The fabrication of the single-layer (n = 1) cylindrical SRO (C-SRO) is schematically shown in Fig. 1a. An SRO layer was firstly deposited on (001)-oriented STO substrate as a conductive connecting layer (see Supplementary Fig. S1), followed by an SAO as the sacrifice layer. Then SRO/BTO/SRO was grown on SAO, here upper and lower SRO layers are asymmetric in thickness, 16 and 2 nm respectively, for producing an artificial strain distribution. As the water-dissolvable nature of SAO, SRO/BTO/SRO heterostructure and the rigid SRO will be separated once the sample is submerged into the deionized water. In the dissolution, the freestanding SRO/BTO/SRO gradually crackles and coils into the cylindrical sharp C-SRO due to the strain, as shown in Fig. 1b and c. After a complete solution of SAO, the C-SROs adhere to the rigid SRO and connect eventually with an aid of the exposed surface of rigid SRO.
We performed the X-ray diffraction measurements on rigid SRO/STO, and the SRO/BTO/SRO/SAO/SRO/STO heterostructure as shown in Fig. 1d. The rigid SRO layer is strictly epitaxial along with the (001) orientation. After inserting the SAO layer, the orientation of the epitaxial SRO/BTO/SRO/SAO/SRO/STO remains without any noticeable peaks of impurity structural phases. In Fig. 1e, the rigid SRO on STO exhibits a ferromagnetic to paramagnetic transition Tc at ~ 170 K by the temperature-dependent magnetic measurement, also across Tc, the transport, resistance versus temperature, of SRO shows a Fermi-liquid behavior to bad-metal transition (Fig. S1c). These physical properties of our SRO are consistent with previous reports38,39.
In Fig. 2a, we have shown the optical images of C-SRO layers (from n = 1, 2, 3, 5 and 10) on rigid SRO, and it is clear that the density of C-SRO increases with n, exhibiting a 3D stack SRO. After the water-dissolution, these samples were annealed at 400 oC for 1 hour to make the SRO connection a strong adhesion instead of a weak one (such as Van der Waals force) for the stability in OER measurements as shown in Fig. S2. In Fig. 2b, the diameter (d) of the C-SRO as a function of n is presented, the d slightly enlarges from ~ 16.8 to ~ 18.6 µm while n = 2 to 10. Before that the first C-SRO layer has a small d ~ 13.7 µm. This change may come from the difference of supporting layers for C-SROs with n = 1 and n > 1. In principle, one may get any number of C-SRO layers by stacking SRO/BTO/SRO/SAO heterostructures in the epitaxy process. Before the OER activity tests, we examined the electrochemical double-layer capacitances (Cdl) by cyclic voltammetry (CV) measurements in the Non-Faradaic current range at different scan rates (experimental details can be found in Fig. S3) to realize the C-SRO coverage effort from the view of ECSA. In Fig. 2c, we have found that Cdl as a function of n exhibits a linear dependence benefiting from the stability of C-SRO, not only the shape, and diameter but also the connection. In addition, this result shows that our stack of C-SRO is an effective method to increase the surface area of single-crystalline TMO.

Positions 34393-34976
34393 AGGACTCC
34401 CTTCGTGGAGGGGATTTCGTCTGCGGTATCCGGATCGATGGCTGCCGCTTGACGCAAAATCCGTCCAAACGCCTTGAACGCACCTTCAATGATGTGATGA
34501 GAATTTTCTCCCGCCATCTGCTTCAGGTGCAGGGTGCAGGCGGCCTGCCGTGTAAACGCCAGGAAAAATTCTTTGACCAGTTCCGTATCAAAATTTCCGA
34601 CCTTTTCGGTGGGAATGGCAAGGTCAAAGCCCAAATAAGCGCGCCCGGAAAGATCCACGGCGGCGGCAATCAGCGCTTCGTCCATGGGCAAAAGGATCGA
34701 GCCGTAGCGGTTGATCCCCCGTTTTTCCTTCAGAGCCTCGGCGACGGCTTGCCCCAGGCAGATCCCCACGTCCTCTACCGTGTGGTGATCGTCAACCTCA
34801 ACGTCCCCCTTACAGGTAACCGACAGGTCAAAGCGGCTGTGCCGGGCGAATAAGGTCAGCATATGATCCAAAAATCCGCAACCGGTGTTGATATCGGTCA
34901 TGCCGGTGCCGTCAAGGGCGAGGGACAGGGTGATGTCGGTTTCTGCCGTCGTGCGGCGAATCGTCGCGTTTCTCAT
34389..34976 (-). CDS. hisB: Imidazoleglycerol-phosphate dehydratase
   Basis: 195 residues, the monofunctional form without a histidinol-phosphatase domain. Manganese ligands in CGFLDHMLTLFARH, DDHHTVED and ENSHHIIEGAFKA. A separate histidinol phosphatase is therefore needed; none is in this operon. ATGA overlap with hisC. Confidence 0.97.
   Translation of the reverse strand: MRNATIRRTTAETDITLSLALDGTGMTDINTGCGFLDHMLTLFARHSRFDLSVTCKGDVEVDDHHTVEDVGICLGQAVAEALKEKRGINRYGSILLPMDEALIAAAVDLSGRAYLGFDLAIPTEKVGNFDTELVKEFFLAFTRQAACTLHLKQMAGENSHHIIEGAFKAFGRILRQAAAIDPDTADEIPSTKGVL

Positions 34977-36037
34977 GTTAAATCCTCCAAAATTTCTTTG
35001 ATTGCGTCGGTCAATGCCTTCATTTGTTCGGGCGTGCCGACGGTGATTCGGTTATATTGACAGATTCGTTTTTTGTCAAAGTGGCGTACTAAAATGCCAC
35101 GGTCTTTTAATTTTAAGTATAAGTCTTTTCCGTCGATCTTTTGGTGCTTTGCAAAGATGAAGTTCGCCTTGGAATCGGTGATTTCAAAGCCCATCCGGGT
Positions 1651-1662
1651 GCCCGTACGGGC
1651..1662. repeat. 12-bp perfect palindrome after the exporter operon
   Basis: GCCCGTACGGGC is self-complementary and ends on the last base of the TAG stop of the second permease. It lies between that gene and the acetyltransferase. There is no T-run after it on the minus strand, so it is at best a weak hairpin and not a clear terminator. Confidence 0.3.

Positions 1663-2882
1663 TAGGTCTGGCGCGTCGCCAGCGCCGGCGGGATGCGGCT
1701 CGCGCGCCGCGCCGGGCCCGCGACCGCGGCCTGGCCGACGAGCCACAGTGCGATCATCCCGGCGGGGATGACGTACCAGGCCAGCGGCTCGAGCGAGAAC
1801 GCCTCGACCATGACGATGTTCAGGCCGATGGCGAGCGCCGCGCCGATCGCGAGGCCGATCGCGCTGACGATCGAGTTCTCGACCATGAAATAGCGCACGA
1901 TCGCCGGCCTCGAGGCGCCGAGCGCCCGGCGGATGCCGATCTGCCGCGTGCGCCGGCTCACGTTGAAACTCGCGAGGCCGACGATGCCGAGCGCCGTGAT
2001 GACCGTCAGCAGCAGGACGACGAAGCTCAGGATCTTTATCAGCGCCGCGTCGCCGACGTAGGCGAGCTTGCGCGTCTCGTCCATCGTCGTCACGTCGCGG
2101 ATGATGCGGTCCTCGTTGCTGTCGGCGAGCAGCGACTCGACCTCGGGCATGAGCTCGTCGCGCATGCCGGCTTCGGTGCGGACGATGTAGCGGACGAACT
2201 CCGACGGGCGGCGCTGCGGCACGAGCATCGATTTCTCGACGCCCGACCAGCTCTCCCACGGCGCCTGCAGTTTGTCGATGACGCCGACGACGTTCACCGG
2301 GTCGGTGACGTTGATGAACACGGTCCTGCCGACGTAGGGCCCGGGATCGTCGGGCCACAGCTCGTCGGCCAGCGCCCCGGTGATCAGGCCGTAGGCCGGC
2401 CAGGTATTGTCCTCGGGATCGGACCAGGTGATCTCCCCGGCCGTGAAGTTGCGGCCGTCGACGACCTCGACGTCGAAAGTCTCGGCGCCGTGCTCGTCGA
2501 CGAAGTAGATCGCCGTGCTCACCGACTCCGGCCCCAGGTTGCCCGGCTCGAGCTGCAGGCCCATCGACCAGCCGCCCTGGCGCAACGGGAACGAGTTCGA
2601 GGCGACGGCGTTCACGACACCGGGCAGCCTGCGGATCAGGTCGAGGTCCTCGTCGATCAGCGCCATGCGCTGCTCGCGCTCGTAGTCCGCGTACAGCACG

Utilizing a standard three-electrode configuration, the OER catalytic activities of our samples were evaluated in 1 mol/L KOH solution at room temperature. In Fig. 3a, linear sweep voltammetry (LSV) measurements of rigid SRO and with C-SRO (from n = 1 to 10) coverage are shown. The current density (j) of 0.35 mA/cm2 at 2 V of rigid SRO is found. By stacking C-SRO on it, the j increases with n monotonously from n = 1 to 10 at a certain voltage. Further in Fig. 3b, the Tafel slopes, potential versus log(j) are plotted, where the Tafel slope reduces from 102 to 30 mV/dec with n (0 to 10), indicating better reaction kinetics in the progress via C-SRO. Then the electrochemical impedance spectroscopy (EIS) Nyquist were measured at a frequency from 105 to 0.01 Hz by 5 mV amplitude AC signal as shown in Fig. 3c, as can be seen, the charge transfer resistance between a working electrode and electrolyte decreases with n, confirming that the coverage of C-SROs provides an enhanced charge transfer kinetics. In Fig. 3d-f, we have summarized the onsetpotentials, overpotentials, and Tafel slopes as a function of C-SRO coverage to present an overall improvement of OER performance. The onsetpotential of rigid SRO is ~ 1.900 V, which is slightly larger than the previous reports of SRO thin films40,41. This is likely arisen by a faint difference of stoichiometry, it drops gradually with n and reaches the minimum of 1.233 V. Meanwhile the overpotential exhibits a similar regulation, by three-layer of C-SRO coverage, the overpotential can be ~ 93% reduced from 0.92 to 0.06 V at j = 5 mA/cm2. Throughout these overall performances, perhaps most interestingly, there is no saturation trend is seen up to n = 10. It is not far to seek that these OER activity enhancements are originated from the enlargement of active surface area in part. In Fig. 3g, the electric field dependences of CV curves of rigid SRO and C-SRO n = 3 and 10 with different scan rates are shown, detailed CV curves can be found in Fig.S3. The j increases with scan rate and reaches 204, 112, 54, and 27 µA/cm2 under 80, 40, 20, and 10 mV/s in C-SRO (n = 10), which is roughly 18.5 times bigger than the one of rigid SRO. These results show that the C-SRO on rigid SRO is indeed a feasible strategy of the ECSA increase for an enhanced OER activity.